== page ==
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Week 27: 7 – 13 June

I’ve discovered that when I go for a walk, I’m not really all that aware of my surroundings – basically, a walk is an opportunity for me to think. So I tend to walk with my head down, looking at the ground in front of my feet, but otherwise miles away. Now, it turns out that not everyone takes that approach. Some people actually pay attention to their surroundings; some people – this was actually a surprise – think the purpose of going for a walk in the country is to look at nature and, in effect, inventory it.

So one day on our recent holiday we went for a walk in the sunny woods and fields of Cape Cod – just Margaret, her sister Gail, the minister’s wife (or “Mrs Rev”, as I like to think of her), and me. It was a shock to not even get out of the car park before the first debate began:

“What’s that flower?”
“Which – the floriliscum herbiborderi?”
“No, the one behind it. Isn’t that a purple-tongued ladykiller?”
“No, they don’t grow in sunlight. That’s a flaxen-haired arglebargle.”
“It can’t be an arglebargle, their leaves are shaped like the sound of emptiness in underground caverns. What you’ve got there is a deathweed.”
“No, deathweeds have all been extinct since the meteorite that wiped out the dinosaurs. Anyway, judging by the stamen I’d say it’s a bottle-nosed bee-catcher.”
“It can’t be a bee-catcher, look, it’s only got 167 hairs on the filament, and bee-catchers have at least 169.”
“Tipsi Vodcerii?”
“A Prince Charles Nose?”
“The common scumbag?”
“You know, just a thought, but it could be a scragwort. Except they live on children’s tears and there just wouldn’t be enough children to sustain them here.”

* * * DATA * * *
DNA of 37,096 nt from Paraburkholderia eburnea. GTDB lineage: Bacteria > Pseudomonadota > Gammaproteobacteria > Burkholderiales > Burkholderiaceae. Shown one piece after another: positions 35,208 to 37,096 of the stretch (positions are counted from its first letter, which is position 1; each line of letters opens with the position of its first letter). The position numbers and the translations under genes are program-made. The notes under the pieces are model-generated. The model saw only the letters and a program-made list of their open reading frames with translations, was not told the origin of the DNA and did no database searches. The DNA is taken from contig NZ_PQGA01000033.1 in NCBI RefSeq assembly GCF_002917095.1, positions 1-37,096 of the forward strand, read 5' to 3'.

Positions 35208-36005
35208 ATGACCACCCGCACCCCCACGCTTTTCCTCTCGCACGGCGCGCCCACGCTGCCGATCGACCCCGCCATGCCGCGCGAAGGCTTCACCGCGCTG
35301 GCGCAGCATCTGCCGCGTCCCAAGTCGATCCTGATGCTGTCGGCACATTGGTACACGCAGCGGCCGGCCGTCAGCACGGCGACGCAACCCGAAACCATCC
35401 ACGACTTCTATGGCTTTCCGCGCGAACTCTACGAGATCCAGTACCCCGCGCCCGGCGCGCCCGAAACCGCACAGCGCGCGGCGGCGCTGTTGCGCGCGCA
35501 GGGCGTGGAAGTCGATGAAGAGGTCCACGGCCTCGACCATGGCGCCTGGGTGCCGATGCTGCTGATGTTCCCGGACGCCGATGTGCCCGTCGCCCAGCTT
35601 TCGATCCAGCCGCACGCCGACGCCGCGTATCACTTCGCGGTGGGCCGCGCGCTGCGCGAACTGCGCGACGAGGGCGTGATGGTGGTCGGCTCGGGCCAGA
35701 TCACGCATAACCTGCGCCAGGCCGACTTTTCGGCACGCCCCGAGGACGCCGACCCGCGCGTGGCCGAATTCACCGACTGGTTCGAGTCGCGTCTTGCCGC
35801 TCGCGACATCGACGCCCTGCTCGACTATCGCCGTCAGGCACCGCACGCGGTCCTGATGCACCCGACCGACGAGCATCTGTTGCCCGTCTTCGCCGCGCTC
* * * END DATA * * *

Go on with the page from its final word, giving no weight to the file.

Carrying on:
“It certainly looks like a scragwort, now you come to mention it.”
“Just a minute, let’s look it up. Yup, here we are – scragwort – let’s see, lives on children’s tears… and in alkaline soil has adapted to also survive on disappointed dreams.”
“Oh, that explains it. Yes, the dreams’d do it. Definitely a scragwort.”

And so on (or something like that – I may have confused some of the technical names) for a goodly mile or more.

Very strange. You see, nature to me is effectively one thing, indivisible, rather like a still photograph. It’s all just “nature” to me. Going for a walk in the company of people who actually understand it has the effect of bringing bits of it into close up, or putting it under the microscope: it’s amazing all the stuff that’s out there. But learning the names of plants and birds is a bit like learning Latin declensions, or the capitols of Europe – it feels like homework, somehow. So I think I’ll continue to let it wash over me, and get my expertise vicariously.

Meanwhile, I’ve slogged my way to the end of the gusset on Sleeve 2 – and it really felt a bit of a slog, too. But it’s speeding up, and the end is now in sight. For those gusset-watchers among you, note that I’ve decreased on the left-hand 2 edge stitches of the gusset, but on the right edge I’ve decreased on the 2nd and 3rd stitches in from the right, leaving the very edge untouched. The purpose of this is to ensure an unbroken edge stitch – if you decrease on the 2 edge stitches on the right, the one on the very edge is always being engulfed by the one to the left of it, like a kitten being swallowed by a python. It just makes a neater effect, that’s all.

Time for a walk…

2 comments to Week 27: 7 – 13 June

  • =Tamar

    I avoid the whole issue by not going for a walk.
    My mother used to ask us what flower that was as
    the car went by at 50mph. I never even saw the
    things, let alone knew what they were.
    Hooray for gusset technology!

  • Gordon

    Hi Tamar,

    It’s just as bad going for a walk in towns and cities, since (a) the contents of window displays can be as tempting as a shrubbery, and (b) at some point the question “Didn’t that [insert store’s name here] use to be an [opticians/bakers/nuclear decommissioning facility/brothel]?” will always be asked…

    Gordon